Over the course of my English Soccer Travels, one conversation has been repeated just about daily. It goes pretty much like this:
- Me: “Hi, I’m visiting from the States.”
- English Person: “Are ya? Did you just come for this game?”
- Me: “No, I’m traveling around on a two-week football tour, going to as many games as I can.”
- English Person, with just a tinge of derision: “Don’t you mean soccer?”
Actually, to give you the full picture, they don’t say “soccer.” They say something like “saw-kuh.” But it’s the tone you need to get: it’s equal parts annoyance (we and the Canadians are almost the only people in the world who call it that), stick (an English term for giving you a hard time), and bewilderment (since in our football the ball is hardly ever kicked.)
My official answer, which is true, has so far been, “As soon as I leave American air space, I call it football.” When I write my book, I’ll have to say “soccer” because it’s for an American audience – though I am considering saying “English football.”
But here’s what I want to say, but have only said to friends, about that word soccer: “It’s your bloody word! And it wasn’t that long ago you blokes were using it, as well!”
Where Does the Word “Soccer” Come From?
Talking to many English folks, you’d think “soccer” was some abhorrent term foisted upon the world by clueless Americans. Well, if we may trust Wikipedia, “soccer” came from the word “association,” which was used to distinguish the game where you can’t run with the ball in your hands from its sibling in which you can: rugby football.
Folks have been kicking balls around for fun forever, and in England since at least the 8th Century. University types in the mid-19th Century started drawing up rules, no doubt to save the world from peasant chaos, and the Football Association was formed in 1863. But some people left immediately because of two rules: no running with the ball in hand, and no “hacking” somebody to the ground. Those folks went off and created rugby, and the Rugby Football Union was formed in 1871. (And I’d like to also point out that, especially in the Midlands around Manchester and Birmingham, they say “roog-beh.”)
So in the late 19th Century, there were two forms of football going around, and folks needed to distinguish them. Pretty simple, really: rugby football and association football. And then some “Oxford-er” created the shorthand terms: rugger and soccer. So “soccer” came from the word “association.” (You’ll often hear “footy” over here, as well. It’s like Americans calling basketball “hoops.”) Eventually rugby was just called “rugby” so they dropped “soccer.” For the most part.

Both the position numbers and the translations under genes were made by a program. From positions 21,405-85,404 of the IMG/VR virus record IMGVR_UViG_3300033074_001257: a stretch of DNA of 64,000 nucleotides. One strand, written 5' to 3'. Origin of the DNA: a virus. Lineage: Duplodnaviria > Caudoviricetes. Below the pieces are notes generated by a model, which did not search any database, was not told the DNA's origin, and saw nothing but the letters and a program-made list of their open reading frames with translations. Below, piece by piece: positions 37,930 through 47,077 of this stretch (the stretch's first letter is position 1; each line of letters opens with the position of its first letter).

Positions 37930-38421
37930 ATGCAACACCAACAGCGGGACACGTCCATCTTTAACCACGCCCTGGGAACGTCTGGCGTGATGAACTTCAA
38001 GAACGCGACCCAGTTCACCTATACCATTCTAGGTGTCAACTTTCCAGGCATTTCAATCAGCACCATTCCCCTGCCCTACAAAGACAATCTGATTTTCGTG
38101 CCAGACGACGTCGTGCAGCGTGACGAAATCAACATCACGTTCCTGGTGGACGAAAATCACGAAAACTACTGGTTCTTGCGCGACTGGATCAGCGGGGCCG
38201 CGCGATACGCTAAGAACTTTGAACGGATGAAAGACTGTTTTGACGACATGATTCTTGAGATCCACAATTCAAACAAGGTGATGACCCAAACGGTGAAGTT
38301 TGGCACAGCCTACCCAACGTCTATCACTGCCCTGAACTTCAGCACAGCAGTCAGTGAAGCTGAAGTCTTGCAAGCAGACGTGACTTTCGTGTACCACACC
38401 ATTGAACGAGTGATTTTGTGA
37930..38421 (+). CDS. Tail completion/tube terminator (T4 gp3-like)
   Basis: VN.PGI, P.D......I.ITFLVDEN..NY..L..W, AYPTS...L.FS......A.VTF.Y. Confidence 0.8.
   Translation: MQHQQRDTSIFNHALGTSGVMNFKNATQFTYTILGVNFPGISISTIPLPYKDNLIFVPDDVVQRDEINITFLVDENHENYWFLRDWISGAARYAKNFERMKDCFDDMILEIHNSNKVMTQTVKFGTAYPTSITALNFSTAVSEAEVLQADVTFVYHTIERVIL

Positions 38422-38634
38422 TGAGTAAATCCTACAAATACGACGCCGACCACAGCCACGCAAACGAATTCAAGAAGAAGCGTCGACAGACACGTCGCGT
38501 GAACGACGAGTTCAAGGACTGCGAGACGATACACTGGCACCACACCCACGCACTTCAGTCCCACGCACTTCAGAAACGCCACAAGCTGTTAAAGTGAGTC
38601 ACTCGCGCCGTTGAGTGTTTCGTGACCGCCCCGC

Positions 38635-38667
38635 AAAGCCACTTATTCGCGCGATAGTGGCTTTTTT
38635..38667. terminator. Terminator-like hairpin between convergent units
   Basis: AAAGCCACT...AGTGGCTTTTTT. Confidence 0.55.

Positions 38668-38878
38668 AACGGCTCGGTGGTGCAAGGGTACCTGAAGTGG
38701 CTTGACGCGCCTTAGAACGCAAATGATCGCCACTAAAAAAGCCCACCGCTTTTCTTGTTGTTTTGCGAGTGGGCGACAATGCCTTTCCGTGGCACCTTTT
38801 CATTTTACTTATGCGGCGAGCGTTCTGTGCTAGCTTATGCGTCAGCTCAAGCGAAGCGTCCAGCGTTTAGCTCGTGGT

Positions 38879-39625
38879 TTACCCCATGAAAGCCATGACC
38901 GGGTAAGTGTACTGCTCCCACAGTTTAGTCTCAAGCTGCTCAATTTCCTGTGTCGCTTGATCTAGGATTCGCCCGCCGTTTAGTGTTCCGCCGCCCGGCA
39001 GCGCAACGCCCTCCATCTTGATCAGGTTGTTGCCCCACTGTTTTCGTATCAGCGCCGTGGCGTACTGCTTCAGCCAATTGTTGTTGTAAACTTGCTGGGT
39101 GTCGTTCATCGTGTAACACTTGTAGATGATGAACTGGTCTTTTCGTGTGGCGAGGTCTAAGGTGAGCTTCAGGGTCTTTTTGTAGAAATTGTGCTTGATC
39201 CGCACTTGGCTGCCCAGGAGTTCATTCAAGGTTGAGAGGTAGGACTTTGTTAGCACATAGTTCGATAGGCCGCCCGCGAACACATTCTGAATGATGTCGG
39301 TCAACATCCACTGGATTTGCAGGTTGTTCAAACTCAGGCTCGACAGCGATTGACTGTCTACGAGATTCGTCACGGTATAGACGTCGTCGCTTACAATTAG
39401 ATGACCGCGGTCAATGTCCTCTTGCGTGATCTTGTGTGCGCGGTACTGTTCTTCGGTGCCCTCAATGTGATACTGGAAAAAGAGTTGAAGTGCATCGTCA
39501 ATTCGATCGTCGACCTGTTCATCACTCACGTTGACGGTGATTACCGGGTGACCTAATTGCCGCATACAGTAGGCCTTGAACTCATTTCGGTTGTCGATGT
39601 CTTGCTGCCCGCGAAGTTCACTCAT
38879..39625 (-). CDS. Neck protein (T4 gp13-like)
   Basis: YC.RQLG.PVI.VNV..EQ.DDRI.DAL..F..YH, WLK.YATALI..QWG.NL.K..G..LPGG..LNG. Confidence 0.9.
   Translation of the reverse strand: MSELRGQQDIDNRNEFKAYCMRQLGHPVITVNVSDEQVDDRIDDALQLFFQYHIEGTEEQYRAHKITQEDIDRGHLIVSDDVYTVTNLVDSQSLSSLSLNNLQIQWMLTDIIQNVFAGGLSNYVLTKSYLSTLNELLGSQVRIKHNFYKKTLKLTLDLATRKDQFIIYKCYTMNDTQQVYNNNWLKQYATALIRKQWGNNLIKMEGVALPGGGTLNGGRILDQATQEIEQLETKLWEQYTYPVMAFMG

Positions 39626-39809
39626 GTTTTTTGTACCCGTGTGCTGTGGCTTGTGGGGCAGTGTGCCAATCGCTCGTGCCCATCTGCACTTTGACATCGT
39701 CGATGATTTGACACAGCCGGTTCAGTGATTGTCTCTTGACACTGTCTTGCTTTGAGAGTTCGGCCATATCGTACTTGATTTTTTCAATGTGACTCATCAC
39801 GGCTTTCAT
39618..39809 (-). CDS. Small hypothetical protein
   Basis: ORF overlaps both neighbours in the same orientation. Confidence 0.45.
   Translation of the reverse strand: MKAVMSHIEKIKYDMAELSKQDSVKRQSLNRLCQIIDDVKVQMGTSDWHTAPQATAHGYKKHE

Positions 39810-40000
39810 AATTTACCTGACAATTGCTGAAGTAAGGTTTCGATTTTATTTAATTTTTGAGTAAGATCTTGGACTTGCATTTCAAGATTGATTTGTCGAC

Over in America during this time, both forms of football were getting popular, but there was this other thing happening: in rugby football they were starting to throw the ball forwards and do all sorts of other things, leading to a new game they called American Football. But this was confusing people with Association Football, so they adopted the English slang “soccer” for the latter in about 1920s, and started calling the game where they hardly ever kick it “football.”
Rugby in the States is still called rugby but is only played by drunken college students. And American football has become largely an excuse to show commercials and idiots talking about football players playing football on the football field.
And then pretty much everybody in the States quit playing soccer, anyway, for about 40 years. But we beat England in the World Cup in 1950, which I had to mention and which has to be the weirdest upset in the history of sports. In fact, the story goes that English people thought the papers had printed the score wrong!
The Word Survives in England
One of the things I’ve enjoyed about this trip is seeing the word “soccer” pop up on occasion. For example, if you tour Old Trafford at Manchester United, as I did, you’ll see 1958 newspapers reporting on the Munich Air Disaster that killed many of their top players and coaches. And here is one of those papers:
Here, from the same museum, is a magazine about United star Bobby Charlton:
So I’ll keep on taking the stick from English people about “soccer,” and I’ll keep reminding them that they’ve never beaten us in the World Cup (we drew 1-1 in the 2010 Robert Green “Hand of Clod” game.)
And then I’ll go back to the States and tell everybody how fantastic English football is, whatever you want to call it.